Friday, February 16, 2007

Weekend 7: Plot picture-diagram

street_strays.jpgSeventh weekend with "Weekend Novelist Writes a Mystery".

This weekend is a plot picture-diagram.

Two things the authors mentioned this time that should have come up before:

Name your scene cards. By naming each scene you'll be able to more easily call up the package of people, revelations, objects, emotions, the scene contains. This will be a big help to you when you're trying to get an overall sense of the flow of scenes or when you shuffle them about trying to see where a scene works best. The authors suggest having fun with the names, to create vivid connections between the title and the scene. The more vivid the title, the stronger the connection and picture it will call up for you.

Act length. Acts 1 and 3 are about the same length. Act 2 is about twice as long. Since Act 2 is divided by the midpoint, Act 1, Act 2 first part, Act 2 second part and Act 3 are all about the same length. If the book is about 300 pages, Act 1 will end around page 75, the midpoint will be page 150 and the beginning of Act 3 will be around page 225. At the moment this is important, but when you start writing, if you find yourself on page 120 with no sign of the plot point that should end Act 1, that will give you a clue that things need tightened up there during your first rewrite.

Plot Pictures

So far you've generated scenes that need to be in the story, stuff that there won't be a murder mystery without: discovering the body, confronting the killer, climaxes/crises to raise the drama and so on. You also have a cast of characters who need to enter and exit the book at various points. A plot picture can help you see if characters might be tripping over each other in the beginning and no where to be seen in the middle, or that an important clue doesn't get mentioned until the end of Act 2.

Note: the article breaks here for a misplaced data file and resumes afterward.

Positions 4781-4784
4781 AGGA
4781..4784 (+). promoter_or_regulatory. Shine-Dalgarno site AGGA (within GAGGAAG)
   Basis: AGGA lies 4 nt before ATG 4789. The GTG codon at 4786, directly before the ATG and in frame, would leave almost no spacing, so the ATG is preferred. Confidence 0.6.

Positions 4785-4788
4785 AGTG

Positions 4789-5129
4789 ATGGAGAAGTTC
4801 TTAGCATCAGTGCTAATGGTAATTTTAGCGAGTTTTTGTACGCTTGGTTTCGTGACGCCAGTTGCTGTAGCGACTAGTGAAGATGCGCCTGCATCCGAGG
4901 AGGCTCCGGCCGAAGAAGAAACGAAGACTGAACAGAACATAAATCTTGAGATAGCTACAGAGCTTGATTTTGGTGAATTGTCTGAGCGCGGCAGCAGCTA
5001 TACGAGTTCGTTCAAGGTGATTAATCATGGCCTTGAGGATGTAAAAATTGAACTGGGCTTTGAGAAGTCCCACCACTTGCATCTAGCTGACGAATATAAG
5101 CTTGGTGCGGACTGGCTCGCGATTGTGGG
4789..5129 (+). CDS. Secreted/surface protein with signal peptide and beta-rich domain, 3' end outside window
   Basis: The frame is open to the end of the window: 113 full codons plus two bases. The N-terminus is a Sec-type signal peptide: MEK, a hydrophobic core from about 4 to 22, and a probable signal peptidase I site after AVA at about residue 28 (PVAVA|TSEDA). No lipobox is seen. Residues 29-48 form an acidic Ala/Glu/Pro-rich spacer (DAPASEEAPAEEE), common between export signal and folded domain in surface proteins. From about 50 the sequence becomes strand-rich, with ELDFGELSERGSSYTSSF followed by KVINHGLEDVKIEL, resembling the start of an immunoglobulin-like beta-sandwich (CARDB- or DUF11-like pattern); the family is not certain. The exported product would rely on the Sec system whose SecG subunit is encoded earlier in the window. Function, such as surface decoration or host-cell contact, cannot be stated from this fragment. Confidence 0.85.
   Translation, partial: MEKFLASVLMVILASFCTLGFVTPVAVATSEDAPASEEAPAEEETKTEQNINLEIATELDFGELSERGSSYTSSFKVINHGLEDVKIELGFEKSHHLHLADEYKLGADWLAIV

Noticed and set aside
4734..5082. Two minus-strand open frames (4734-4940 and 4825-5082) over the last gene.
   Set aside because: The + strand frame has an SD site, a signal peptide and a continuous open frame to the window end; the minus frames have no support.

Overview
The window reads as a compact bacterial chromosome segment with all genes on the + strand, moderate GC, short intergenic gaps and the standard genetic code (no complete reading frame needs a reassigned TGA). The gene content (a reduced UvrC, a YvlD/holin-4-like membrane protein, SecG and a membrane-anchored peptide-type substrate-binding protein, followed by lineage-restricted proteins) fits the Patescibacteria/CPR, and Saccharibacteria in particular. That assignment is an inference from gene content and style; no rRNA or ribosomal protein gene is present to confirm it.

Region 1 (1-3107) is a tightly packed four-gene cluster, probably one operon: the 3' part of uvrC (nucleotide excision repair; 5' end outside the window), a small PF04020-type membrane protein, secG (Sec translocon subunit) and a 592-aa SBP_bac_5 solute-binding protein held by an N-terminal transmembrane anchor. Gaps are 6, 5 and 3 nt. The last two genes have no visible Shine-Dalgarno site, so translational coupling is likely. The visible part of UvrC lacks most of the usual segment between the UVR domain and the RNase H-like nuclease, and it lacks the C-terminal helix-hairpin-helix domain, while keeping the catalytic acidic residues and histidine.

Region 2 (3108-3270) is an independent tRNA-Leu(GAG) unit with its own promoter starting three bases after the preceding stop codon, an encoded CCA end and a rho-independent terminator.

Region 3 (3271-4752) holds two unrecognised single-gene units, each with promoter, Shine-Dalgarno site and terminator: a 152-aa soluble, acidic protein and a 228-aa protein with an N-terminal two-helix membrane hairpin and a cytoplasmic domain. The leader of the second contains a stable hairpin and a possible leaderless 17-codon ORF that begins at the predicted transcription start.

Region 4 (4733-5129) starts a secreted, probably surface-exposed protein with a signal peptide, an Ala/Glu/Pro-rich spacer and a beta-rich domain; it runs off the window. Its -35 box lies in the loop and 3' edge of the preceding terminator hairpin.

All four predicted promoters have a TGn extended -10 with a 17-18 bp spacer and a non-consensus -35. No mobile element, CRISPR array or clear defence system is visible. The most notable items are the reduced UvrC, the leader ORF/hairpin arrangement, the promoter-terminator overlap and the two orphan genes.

Draw a rising line across the page. This represents rising drama. Divide it into 4 equal parts: Act 1, Act 2 first part, Act 2 second part, Act 3. Label it with the vivid names that you came up with for the 6 key scenes: opening, plot point 1, midpoint, plot point 2, climax, and wrap-up.

Ed, a reader who is following along, shared this from the book. (Which is way more useful, though not as cute, as the rising line of cats ;-)

Click to open full-sized Plot Picture example
(click to enlarge)

Now indicate approximately where the major characters (killer, victim, sleuth, catalyst) enter for the first time (called "onstage"). This is where you will create a defining picture of each. Also note where they exit. (From their description it sounds like the authors mean exit a scene, but in their diagram they note when characters make permanent exits from the book, eg, die.)

Note, as each character enters, they bring with them their own agenda to the story. They each have something they want that may clash with what the sleuth wants or what other characters want. So, as each character enters, this is the chance for a new scene. A scene is where the immediate goal, the point of what ensues changes. That is, the sleuth may be finding out about the movements of the murder victim and then the murder victim's mother enters with her own agenda. That can signal a shift in the point of what follows. Create a vivid name for each of these scenes.

Then attach any minor characters you've created.

If time in the story is important, note that. Show the passage of hours, days, weeks, months, years. Whatever pace it is your story is unfolding in. If your sleuth is injured on day 1, you'll have a visual cue of how far into your story that will still be a factor.

If there's a particular object that's key to solving the murder, the authors suggest noting along the plot line where it surfaces (physically or in someone's recollections) throughout the story. Since their diagram was crowded, they put notes across the bottom, each lining up with the point where they will occur during the story.

Generating Scenes

If the diagram has gotten too full, the authors suggest creating a second one. Put the character entrances on and then note the scenes, with their vivid names, along the rising action line.

Make a scene card for each new scene you've created. Add any new information, such as how one scene connects to another, to any scene cards you created previously.

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